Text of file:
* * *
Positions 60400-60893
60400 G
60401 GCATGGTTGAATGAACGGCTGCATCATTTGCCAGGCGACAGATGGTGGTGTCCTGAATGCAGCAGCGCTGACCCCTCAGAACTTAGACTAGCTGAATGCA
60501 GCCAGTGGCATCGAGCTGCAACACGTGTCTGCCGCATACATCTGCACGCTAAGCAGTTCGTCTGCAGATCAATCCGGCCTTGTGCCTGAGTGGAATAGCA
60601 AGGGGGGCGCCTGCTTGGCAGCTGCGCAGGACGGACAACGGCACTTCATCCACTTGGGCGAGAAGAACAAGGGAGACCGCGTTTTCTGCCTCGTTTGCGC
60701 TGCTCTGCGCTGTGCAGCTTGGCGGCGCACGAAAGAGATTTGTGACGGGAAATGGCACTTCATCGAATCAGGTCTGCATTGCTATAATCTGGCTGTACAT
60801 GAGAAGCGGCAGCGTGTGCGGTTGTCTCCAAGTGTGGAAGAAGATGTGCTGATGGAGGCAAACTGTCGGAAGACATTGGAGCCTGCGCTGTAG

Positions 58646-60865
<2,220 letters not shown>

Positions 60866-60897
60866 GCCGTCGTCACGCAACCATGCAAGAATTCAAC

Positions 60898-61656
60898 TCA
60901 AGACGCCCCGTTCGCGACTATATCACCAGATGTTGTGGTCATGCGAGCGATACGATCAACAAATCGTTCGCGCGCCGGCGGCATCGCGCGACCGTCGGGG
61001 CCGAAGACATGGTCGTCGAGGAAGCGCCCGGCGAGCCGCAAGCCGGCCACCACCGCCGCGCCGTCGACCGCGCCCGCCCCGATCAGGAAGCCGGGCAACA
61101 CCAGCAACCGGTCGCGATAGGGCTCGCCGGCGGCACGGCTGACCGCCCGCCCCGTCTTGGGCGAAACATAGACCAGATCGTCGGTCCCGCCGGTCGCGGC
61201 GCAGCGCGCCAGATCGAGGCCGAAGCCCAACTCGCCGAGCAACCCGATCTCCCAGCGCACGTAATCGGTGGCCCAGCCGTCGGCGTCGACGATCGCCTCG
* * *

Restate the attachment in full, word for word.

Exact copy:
Positions 60400-60893
60400 G
60401 GCATGGTTGAATGAACGGCTGCATCATTTGCCAGGCGACAGATGGTGGTGTCCTGAATGCAGCAGCGCTGACCCCTCAGAACTTAGACTAGCTGAATGCA
60501 GCCAGTGGCATCGAGCTGCAACACGTGTCTGCCGCATACATCTGCACGCTAAGCAGTTCGTCTGCAGATCAATCCGGCCTTGTGCCTGAGTGGAATAGCA
60601 AGGGGGGCGCCTGCTTGGCAGCTGCGCAGGACGGACAACGGCACTTCATCCACTTGGGCGAGAAGAACAAGGGAGACCGCGTTTTCTGCCTCGTTTGCGC
60701 TGCTCTGCGCTGTGCAGCTTGGCGGCGCACGAAAGAGATTTGTGACGGGAAATGGCACTTCATCGAATCAGGTCTGCATTGCTATAATCTGGCTGTACAT
60801 GAGAAGCGGCAGCGTGTGCGGTTGTCTCCAAGTGTGGAAGAAGATGTGCTGATGGAGGCAAACTGTCGGAAGACATTGGAGCCTGCGCTGTAG

Positions 58646-60865
<2,220 letters not shown>

Positions 60866-60897
60866 GCCGTCGTCACGCAACCATGCAAGAATTCAAC

Positions 60898-61656
60898 TCA
60901 AGACGCCCCGTTCGCGACTATATCACCAGATGTTGTGGTCATGCGAGCGATACGATCAACAAATCGTTCGCGCGCCGGCGGCATCGCGCGACCGTCGGGG
61001 CCGAAGACATGGTCGTCGAGGAAGCGCCCGGCGAGCCGCAAGCCGGCCACCACCGCCGCGCCGTCGACCGCGCCCGCCCCGATCAGGAAGCCGGGCAACA
61101 CCAGCAACCGGTCGCGATAGGGCTCGCCGGCGGCACGGCTGACCGCCCGCCCCGTCTTGGGCGAAACATAGACCAGATCGTCGGTCCCGCCGGTCGCGGC
61201 GCAGCGCGCCAGATCGAGGCCGAAGCCCAACTCGCCGAGCAACCCGATCTCCCAGCGCACGTAATCGGTGGCCCAGCCGTCGGCGTCGACGATCGCCTCG